“The scene was one too horrible and sickening for language to describe. Human skeletons, disjointed bones, ghastly skulls and the hair of women were scattered in frightful profusion over a distance of two miles.” – A traveler passing through the area in 1859
No effort was made to give the bodies a decent burial and over the next two years, foraging animals scattered the bones over a great distance.
The two wagon loads of children who had not been killed were adopted into Mormon homes.
Appalled by what had been done, and in fear of possible repercussions, Brigham Young led a church cover-up, saying that the Paiutes were responsible for the massacre. He wrote that the pioneers had caused the death of a number of Indians by giving them poisoned meat, and by poisoning some of their wells. The cover-up continued to be maintained for the next few years in the face of outside outrage and investigation.
A rock cairn was erected with a carved stone and the words “Here lie the bones of one hundred and twenty men, women and children from Arkansas, murdered on the 11th day of September, 1857.” An officer painted a cross-line beam above the cairn with the words “Vengeance is mine, saith the Lord. I will repay.” Captain James Lynch of the U.S. Army took possession of the young survivors and returned them to relatives in Arkansas. The children arrived in Carroll County on September 15, 1859, two years after the massacre.
The Mountain Meadows Massacre stands without a parallel amongst the crimes that stain the pages of American history. It was a crime committed without cause or justification of any kind to relieve it of its fearful character… When nearly exhausted from fatigue and thirst, [the men of the caravan] were approached by white men, with a flag of truce, and induced to surrender their arms, under the most solemn promises of protection. They were then murdered in cold blood. – William Bishop, Attorney to John D. Lee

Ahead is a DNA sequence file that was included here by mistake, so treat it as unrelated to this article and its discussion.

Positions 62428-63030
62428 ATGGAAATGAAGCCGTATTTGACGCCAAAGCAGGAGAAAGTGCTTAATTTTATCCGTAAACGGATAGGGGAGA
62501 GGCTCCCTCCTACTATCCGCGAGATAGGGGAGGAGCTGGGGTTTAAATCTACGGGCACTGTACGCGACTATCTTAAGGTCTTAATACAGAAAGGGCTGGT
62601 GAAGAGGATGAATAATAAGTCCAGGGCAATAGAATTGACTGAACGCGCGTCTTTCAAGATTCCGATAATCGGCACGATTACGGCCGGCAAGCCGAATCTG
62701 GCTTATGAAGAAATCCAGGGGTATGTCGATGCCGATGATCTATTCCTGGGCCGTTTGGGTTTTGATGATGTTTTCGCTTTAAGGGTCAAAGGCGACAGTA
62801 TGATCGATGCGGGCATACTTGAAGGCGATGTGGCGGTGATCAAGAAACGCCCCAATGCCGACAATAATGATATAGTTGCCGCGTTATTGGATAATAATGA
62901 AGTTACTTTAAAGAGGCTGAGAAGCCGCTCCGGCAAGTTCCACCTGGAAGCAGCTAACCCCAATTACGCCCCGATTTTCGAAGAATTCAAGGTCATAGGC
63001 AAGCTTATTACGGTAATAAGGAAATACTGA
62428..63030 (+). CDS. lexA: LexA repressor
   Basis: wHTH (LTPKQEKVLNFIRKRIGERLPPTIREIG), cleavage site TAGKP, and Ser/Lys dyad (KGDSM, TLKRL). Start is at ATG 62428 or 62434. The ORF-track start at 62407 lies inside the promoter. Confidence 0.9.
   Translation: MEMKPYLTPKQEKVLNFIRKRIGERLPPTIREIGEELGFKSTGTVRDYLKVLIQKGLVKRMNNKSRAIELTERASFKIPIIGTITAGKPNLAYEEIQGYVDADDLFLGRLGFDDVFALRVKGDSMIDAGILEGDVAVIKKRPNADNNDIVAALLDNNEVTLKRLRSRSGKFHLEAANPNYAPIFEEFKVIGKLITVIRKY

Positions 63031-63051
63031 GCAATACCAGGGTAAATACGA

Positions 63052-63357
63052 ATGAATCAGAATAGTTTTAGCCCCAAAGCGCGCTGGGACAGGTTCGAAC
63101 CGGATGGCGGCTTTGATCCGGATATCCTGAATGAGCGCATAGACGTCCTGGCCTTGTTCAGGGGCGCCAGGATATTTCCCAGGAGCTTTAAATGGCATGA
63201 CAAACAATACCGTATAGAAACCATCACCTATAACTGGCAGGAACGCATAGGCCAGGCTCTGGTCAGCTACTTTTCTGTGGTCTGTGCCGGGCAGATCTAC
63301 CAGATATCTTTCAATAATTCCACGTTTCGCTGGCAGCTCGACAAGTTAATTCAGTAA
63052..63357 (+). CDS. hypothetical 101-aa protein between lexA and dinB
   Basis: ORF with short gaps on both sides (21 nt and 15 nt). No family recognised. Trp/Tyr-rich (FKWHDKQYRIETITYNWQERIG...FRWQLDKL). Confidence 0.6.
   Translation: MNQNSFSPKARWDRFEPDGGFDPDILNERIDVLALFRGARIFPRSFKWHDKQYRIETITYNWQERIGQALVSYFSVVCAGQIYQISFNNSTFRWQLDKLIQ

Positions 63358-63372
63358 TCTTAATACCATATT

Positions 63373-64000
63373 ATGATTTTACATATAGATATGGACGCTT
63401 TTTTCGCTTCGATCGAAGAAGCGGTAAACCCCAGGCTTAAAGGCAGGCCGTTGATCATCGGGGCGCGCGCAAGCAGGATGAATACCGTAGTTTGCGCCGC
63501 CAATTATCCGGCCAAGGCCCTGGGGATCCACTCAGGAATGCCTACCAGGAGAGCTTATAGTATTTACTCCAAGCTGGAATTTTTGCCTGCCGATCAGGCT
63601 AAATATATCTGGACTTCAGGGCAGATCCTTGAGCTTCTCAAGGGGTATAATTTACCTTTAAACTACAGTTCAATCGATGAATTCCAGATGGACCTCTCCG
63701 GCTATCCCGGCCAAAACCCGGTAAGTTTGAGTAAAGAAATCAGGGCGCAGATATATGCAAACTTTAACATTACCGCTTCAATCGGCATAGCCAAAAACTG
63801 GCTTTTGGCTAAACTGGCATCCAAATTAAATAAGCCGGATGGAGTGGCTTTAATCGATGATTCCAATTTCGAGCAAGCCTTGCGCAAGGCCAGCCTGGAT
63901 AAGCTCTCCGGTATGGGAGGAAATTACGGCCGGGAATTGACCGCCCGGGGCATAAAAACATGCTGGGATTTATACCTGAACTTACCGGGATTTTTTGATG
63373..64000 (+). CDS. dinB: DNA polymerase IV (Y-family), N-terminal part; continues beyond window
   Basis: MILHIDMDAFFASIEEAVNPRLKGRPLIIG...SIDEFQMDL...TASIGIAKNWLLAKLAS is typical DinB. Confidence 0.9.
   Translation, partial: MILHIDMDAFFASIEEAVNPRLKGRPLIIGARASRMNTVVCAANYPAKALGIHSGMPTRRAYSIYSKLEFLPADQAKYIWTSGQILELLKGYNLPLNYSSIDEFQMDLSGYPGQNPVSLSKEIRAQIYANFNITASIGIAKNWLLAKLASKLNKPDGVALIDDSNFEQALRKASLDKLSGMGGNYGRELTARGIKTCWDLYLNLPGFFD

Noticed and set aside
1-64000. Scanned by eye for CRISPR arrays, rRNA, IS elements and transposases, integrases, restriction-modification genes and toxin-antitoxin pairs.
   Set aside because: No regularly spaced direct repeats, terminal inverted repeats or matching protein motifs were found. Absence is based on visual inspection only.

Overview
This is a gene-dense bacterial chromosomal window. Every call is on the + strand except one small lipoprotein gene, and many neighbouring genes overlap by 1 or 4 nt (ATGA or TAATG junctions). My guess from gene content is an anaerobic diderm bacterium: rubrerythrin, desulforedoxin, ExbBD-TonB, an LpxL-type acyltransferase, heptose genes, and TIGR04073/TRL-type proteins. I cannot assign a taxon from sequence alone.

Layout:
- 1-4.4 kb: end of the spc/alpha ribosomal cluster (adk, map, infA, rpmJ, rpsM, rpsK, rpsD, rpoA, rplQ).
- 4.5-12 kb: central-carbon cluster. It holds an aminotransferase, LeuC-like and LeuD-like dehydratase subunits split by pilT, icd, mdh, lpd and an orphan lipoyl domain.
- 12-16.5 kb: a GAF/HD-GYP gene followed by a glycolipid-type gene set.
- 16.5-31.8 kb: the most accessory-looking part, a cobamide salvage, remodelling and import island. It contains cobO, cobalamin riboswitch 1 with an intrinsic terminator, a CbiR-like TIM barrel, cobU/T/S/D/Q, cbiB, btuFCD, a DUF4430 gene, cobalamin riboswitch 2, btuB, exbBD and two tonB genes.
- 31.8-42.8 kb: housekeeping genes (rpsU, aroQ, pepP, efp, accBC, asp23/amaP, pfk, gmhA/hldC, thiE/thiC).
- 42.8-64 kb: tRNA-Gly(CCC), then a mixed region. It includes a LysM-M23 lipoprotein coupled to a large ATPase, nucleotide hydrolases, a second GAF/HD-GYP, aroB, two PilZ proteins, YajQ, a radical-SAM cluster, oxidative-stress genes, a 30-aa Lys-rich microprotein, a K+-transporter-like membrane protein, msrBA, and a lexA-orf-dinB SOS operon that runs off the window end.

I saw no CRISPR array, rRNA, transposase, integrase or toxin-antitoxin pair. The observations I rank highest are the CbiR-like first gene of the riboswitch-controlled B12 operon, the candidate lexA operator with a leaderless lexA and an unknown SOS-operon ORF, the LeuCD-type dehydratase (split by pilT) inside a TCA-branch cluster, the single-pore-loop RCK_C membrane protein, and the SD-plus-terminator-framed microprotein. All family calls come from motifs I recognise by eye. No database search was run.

Although there were many investigations, no punishment was handed out for the crime until 20 years later. John D. Lee, Major of the Fourth Battalion of the militia at Harmony, was excommunicated from the Mormon Church and later made the scapegoat in the entire affair. Tried twice, he was finally convicted and executed by firing squad at the siege site on March 23, 1877 for his role in the affair.
Before his death, Lee wrote out a full confession admitting his reluctant complicity. He claimed he was a scapegoat for the many Mormons, including leaders George A. Smith and Isaac C. Haight at the least, responsible for the massacre. In May 1961, the Mormon Church posthumously reinstated Lee’s membership.
The entire truth of the matter will probably never be known because most of the documents and diaries of the participants were destroyed. The extent of Paiute participation in the massacre is a point of disagreement among researchers. Some allege that some of the Mormon militia were dressed as Native Americans. The extent of Mormon participation is also a point of disagreement. Some say the ordering authorities in Cedar City had sent a messenger to Salt Lake City seeking direction from President Brigham Young, and his belated response would allegedly have averted the massacre. Others are unconvinced that even this would absolve Young from responsibility, given the extent of his authority and influence as the leader of the Mormons.
In 1999 a new memorial to the pioneers was erected in Mountain Meadows, Utah and is maintained by the Church of Jesus Christ of Latter-day Saints.
From Cedar City, north of St. George on Highway15, go west on state highway #56 about 35 miles to the intersection of state highways #56 and #18. Turn south on #18 and go about 11 miles to Enterprise. Continue on south approximately 5 more miles to the Mountain Meadows Massacre site. The monuments are on the south end of the valley.
“I had many to assist me at the Mountain Meadows. I believe that most of those who were connected with the Massacre, and took part in the lamentable transaction that has blackened the character of all who were aiders or abettors in the same, were acting under the impression that they were performing a religious duty. I know all were acting under the orders and by the command of their Church leaders; and I firmly believe that the most of those who took part in the proceedings, considered it a religious duty to unquestioningly obey the orders which they had received. That they acted from a sense of duty to the Mormon Church.” – Life and Confessions of John D. Lee
Gibbs, Josiah F., The Mountain Meadows Massacre; Salt Lake Tribune Publishing Co., 1910.